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Slade at their best

The entire Electric Light Orchestra catalog is now in reissue, with Randy Newman doing the notes. But you know better. You know Jeff Lynne's greatest band was the Move because it included Roy Wood, who soon proved incompatible with ELO's grander ambitions. What you probably don't know is that this (admittedly, as it is said, "remastered") version of the Move's 1971 peak adds naught but four alternate-version "bonus cuts" to 1994's Great Move!: The Best of the Move, which is easier to find cheap (albeit harder to find in stores). Both include the whomping "Message to the Country," the all shook up "Don't Mess Me Up," the Man-in-Black-on-ludes "Ben Crawley Steel Company," and that ultimate bonus cut, the radio-unready greatest-single-of-all-time nominee "Do Ya." Post-psychedelia, the Move were a loud bastion against singer-songwriter miasma. No other band better evokes a giant mechanical lizard.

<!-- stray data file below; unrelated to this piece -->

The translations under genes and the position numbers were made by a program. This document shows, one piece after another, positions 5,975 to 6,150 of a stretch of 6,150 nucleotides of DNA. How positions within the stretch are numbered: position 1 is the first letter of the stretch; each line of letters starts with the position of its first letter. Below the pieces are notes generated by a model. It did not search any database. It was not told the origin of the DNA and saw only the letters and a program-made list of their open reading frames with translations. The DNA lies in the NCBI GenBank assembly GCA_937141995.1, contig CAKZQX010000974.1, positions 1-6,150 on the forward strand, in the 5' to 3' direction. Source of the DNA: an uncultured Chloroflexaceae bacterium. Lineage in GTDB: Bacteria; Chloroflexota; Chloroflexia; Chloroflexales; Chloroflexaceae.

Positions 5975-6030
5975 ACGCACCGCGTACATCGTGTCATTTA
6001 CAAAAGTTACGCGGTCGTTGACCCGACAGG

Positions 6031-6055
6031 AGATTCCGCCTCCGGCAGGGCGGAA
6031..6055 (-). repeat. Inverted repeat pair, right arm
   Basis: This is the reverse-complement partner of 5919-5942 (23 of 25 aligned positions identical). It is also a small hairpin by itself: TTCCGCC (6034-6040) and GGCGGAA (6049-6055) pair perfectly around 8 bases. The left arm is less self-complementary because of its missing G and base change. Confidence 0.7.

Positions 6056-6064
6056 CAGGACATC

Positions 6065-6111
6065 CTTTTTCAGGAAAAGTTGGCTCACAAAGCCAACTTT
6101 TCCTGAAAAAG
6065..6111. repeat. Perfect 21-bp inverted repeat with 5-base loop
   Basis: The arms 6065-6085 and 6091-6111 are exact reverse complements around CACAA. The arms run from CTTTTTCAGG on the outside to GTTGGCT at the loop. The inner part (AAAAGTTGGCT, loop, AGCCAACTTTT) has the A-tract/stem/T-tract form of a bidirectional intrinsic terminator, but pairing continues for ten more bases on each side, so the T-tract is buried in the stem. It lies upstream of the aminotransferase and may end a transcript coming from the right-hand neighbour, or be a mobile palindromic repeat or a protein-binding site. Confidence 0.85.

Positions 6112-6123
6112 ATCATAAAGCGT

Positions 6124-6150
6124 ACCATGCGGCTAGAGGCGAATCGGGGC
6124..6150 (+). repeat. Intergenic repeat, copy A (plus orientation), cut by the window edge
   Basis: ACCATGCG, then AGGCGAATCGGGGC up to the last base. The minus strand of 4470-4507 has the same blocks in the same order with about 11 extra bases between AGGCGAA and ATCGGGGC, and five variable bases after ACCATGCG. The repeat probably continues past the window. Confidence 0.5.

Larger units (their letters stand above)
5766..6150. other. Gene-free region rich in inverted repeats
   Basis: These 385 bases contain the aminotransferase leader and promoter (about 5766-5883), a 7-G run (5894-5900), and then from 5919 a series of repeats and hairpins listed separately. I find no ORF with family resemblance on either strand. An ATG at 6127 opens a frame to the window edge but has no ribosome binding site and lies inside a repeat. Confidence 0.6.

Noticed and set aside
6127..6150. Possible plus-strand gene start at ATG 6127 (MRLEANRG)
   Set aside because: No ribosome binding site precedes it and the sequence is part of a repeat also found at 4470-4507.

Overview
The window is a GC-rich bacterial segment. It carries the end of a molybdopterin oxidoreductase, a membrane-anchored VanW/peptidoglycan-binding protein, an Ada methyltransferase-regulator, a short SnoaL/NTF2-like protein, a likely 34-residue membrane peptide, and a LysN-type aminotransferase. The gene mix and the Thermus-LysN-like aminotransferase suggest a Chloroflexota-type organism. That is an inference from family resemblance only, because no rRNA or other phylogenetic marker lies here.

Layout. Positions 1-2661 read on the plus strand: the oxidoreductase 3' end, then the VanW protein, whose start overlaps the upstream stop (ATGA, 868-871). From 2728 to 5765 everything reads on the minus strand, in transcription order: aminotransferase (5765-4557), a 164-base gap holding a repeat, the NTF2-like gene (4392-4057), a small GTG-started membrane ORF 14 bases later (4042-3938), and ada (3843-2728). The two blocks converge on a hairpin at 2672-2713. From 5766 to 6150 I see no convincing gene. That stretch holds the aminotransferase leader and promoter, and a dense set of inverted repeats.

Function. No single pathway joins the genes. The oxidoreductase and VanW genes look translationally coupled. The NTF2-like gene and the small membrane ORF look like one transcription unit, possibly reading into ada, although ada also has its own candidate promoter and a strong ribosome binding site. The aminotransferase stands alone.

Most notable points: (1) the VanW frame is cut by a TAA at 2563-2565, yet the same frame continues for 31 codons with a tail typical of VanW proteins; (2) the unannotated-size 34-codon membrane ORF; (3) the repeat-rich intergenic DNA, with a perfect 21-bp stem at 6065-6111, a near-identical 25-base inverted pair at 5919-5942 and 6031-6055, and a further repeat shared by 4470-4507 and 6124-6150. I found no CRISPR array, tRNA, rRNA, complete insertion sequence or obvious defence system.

Cruder than T. Rex and harder than the Sweet, the proto-oi Slade performed the same function—more loudly, it is my sad duty to report, on the still-import-only Slayed? than on this collection of U.K. hits, the first nine of which replicate the first nine on 1973's Sladest. After that there are, I swear, several ballads, and also their only U.S. hit, "Run Runaway," released to capitalize on Quiet Riot's breakthrough cover of Slade's signature "Cum On Feel the Noize." Begins exactly the same as "Do Ya," I swear.


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